Indeed, for a driver who has complained about how much of an 'engine formula' F1 has become, it is naive to be so dismissive of Manor's chances, particularly as sources in the team tell me a Mercedes-powered Manor could have out-performed McLaren in Belgium and Italy this year.

Granted, Manor remains tightly budgeted so no-one is expecting any podiums any time soon, but as a proposition it has never been so attractive.

Indeed, it's added an interesting dimension to a 'silly season' that has proven remarkably stagnant in recent times as the majority of the grid look set to stay as they are for 2016.

With Manor now the only team yet to confirm any driver for 2016, current driver Will Stevens spoke of his optimism that he can hold onto his seat, but defeats by new team-mate Alex Rossi in Singapore and Japan and then by the returning Roberto Merhi in Russia is unlikely to do him any favours.

Rossi's debut in Singapore is seen as a prelude to a firmer deal for 2016, but even he might face some competition from numerous sources now. Mercedes insists Pascal Wehrlein is not a caveat in its decision to supply engines, but signing the talented youngster would still be mutually beneficial, while McLaren proteges Kevin Magnussen and Stoffel Vandoorne aren't necessarily off-limits either (see below).

Regardless, Manor's trim budget still means a wealthy suitor remains attractive, with former test driver and GP2 front runner Rio Haryanto - who comes with significant backing from Indonesia - earmarked as perhaps the most obvious candidate.

Either way, whilst it's easy to complain about Mercedes' dominance, should Manor make the step forward everyone (except Alonso) is expecting, at least things are looking tighter and more competitive behind them than it has for a very long time...

We need to talk about Kevin... and Stoffel

Whilst it is a sign of the times that McLaren was reduced to celebrating just reaching the points in the Russian Grand Prix, the team at least had the chance to savour 'real' success in Sochi as its prot?g? Stoffel Vandoorne wrapped up the GP2 Series title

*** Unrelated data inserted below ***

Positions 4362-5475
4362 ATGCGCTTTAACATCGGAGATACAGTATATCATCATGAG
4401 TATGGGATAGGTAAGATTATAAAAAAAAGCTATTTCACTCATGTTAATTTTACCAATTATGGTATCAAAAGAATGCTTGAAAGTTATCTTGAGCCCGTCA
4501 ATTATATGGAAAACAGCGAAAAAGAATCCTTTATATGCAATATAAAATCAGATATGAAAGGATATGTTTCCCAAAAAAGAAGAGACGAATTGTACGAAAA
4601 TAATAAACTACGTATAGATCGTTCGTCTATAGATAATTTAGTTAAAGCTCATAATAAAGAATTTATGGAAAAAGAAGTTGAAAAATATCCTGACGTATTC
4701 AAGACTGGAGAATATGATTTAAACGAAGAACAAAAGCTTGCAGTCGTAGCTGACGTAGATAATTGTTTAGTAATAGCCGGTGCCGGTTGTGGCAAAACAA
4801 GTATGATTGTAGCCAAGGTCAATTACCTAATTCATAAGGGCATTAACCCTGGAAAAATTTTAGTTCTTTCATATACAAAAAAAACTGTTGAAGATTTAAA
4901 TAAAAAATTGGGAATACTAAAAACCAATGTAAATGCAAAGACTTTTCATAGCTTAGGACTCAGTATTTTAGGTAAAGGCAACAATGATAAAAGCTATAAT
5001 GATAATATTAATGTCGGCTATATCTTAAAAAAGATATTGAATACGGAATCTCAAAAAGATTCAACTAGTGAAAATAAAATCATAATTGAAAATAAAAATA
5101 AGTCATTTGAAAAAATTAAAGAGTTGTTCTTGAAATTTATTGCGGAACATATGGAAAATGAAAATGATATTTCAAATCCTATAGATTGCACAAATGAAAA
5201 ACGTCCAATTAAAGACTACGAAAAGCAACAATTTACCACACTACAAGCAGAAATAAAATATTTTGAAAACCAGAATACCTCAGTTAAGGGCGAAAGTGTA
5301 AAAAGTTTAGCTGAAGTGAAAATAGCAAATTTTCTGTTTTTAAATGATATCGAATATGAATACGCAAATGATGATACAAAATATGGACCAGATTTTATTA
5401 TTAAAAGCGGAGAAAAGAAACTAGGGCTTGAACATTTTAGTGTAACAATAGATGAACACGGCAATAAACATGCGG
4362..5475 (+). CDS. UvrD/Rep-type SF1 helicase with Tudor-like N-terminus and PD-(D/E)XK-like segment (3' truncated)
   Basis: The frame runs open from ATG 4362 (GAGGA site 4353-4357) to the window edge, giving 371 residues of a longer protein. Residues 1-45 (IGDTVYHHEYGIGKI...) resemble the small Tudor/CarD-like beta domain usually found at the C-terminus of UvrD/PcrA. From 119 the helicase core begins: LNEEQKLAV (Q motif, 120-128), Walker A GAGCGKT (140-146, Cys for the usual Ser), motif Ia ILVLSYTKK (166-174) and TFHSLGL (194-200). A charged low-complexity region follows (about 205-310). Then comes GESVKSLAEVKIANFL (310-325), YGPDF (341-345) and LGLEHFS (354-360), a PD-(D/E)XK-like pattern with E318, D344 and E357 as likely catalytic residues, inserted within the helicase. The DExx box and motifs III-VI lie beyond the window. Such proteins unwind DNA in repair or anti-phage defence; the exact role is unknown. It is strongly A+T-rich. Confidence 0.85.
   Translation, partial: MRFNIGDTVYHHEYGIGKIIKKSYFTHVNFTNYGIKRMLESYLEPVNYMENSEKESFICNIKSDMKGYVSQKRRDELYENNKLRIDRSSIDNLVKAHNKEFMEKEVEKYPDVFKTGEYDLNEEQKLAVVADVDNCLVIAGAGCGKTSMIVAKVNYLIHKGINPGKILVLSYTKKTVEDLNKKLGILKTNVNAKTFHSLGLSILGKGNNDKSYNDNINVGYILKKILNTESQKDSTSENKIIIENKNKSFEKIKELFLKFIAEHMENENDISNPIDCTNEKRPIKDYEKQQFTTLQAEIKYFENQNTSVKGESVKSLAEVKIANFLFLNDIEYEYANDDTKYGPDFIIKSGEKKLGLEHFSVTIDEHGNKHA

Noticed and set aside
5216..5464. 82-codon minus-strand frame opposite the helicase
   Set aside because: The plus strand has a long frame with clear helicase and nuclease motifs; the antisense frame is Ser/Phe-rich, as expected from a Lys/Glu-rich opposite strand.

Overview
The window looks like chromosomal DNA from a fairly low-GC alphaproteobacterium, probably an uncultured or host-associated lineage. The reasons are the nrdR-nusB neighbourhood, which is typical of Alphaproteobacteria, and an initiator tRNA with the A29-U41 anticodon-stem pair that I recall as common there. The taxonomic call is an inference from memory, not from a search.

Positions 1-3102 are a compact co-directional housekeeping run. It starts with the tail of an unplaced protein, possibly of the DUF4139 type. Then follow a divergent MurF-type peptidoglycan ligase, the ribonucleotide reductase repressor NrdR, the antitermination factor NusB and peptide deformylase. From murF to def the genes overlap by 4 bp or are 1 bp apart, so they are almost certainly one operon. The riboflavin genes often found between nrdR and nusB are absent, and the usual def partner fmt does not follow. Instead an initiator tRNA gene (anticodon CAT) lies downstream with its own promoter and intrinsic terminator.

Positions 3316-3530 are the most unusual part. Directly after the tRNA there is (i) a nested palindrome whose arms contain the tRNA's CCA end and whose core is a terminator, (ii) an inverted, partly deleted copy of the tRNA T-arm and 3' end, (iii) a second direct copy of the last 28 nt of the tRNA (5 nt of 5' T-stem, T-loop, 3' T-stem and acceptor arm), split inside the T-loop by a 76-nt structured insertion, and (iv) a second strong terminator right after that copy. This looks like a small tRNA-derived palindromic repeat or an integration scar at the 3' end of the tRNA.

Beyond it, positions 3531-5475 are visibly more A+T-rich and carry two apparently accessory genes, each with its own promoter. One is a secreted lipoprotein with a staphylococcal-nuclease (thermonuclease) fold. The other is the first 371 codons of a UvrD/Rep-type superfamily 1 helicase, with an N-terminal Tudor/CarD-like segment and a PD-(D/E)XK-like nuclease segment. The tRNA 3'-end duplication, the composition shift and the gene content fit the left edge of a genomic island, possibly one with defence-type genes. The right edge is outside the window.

Though the title win had been considered something of a foregone conclusion long before we had reached the shores of the Black Sea, it was nonetheless a timely reminder that this is a driver with a staggering amount of talent... and yet no assured future in the sport.

In the hubbub of Jenson Button's 'will he, won't he' retirement rumours in the run up to the eventual confirmation for 2016, it was all-but-forgotten that many were calling for Vandoorne to replace him regardless of whether he wanted to stay or not.

Left out of the sight and out of mind as Button took the media spotlight, Vandoorne's return to centre stage in Sochi after a month-long autumn break revives questions about the future seemingly no-one - least of all the man himself - can answer.

The facts are, Vandoorne and Kevin Magnussen - who has been conspicuous by his absence in recent races - have only four F1 race options available to them at most. With Haas almost certainly set to sign Esteban Gutierrez and the Lotus-Renault saga dragging on, realistically Manor seems the only option.

Whilst this seems more attractive given its engine deal with the three-pointed star, just getting one into the car will be a challenge since it would almost certainly involve McLaren having to contribute financially - given its imminent revenue drop as a result of its 2015 struggles, this seems unlikely.

Though the 'conflict of interest' argument weakens when you consider McLaren is unlikely to learn more from a Manor-specification Mercedes engine than it did as a customer in 2014, whilst Vandoorne and Magnussen's success validate McLaren's junior programme, what use is it if there is no contingency?

If anything, the situation is worse for Magnussen since all of the chatter about replacing Button seemed to be more focused on Vandoorne as he benefitted from selling himself on track. Renault remains an option, but only if the sale goes through since he won't have the financial clout to convince Lotus. IndyCar or sportscars could provide an alternative - and a way of keeping some McLaren ties -, but this will almost certainly drop him to 'fourth in line' behind Vandoorne if he does.

Vandoorne, meanwhile, could yet stay to defend his GP2 title, though the dominance he exerted in 2015 means he arguably has little to gain - and a lot to lose - by doing so. A Friday FP1 role has been mentioned, though this isn't a strategy McLaren has adopted in the past and race drivers are craving the maximum mileage possible.

So where does gratitude end and sense prevail? Magnussen pledged his faith to McLaren but this appears to be waning... Vandoorne may be pitching the same mantra so as not to bite the hand that has fed him to the top of the junior tree, but the fate of his predecessor surely won't have escaped his notice either...